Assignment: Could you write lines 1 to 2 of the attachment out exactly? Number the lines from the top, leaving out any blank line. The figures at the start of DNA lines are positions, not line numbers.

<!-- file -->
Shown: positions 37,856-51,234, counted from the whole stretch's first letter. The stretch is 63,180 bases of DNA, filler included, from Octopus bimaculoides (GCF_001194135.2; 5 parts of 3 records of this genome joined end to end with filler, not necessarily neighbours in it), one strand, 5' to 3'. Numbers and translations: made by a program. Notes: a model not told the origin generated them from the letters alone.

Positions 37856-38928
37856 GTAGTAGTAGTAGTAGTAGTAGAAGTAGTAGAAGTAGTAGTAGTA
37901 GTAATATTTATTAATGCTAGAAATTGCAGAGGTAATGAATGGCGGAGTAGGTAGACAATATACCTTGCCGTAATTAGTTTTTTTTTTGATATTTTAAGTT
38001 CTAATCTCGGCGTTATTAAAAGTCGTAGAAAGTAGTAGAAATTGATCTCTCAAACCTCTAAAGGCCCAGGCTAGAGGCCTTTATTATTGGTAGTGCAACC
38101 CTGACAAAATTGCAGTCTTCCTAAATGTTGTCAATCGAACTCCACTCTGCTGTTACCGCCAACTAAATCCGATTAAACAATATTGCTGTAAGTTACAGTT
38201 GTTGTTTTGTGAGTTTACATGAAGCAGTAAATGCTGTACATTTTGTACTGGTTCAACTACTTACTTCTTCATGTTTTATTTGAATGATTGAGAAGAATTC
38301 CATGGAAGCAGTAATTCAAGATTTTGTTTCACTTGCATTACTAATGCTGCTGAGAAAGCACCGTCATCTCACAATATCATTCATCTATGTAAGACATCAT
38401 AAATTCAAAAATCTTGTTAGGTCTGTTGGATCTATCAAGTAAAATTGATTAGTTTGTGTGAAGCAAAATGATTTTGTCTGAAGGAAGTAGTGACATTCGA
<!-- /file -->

Shown: positions 37,856-51,234, counted from the whole stretch's first letter. The stretch is 63,180 bases of DNA, filler included, from Octopus bimaculoides (GCF_001194135.2; 5 parts of 3 records of this genome joined end to end with filler, not necessarily neighbours in it), one strand, 5' to 3'. Numbers and translations: made by a program. Notes: a model not told the origin generated them from the letters alone.

Positions 37856-38928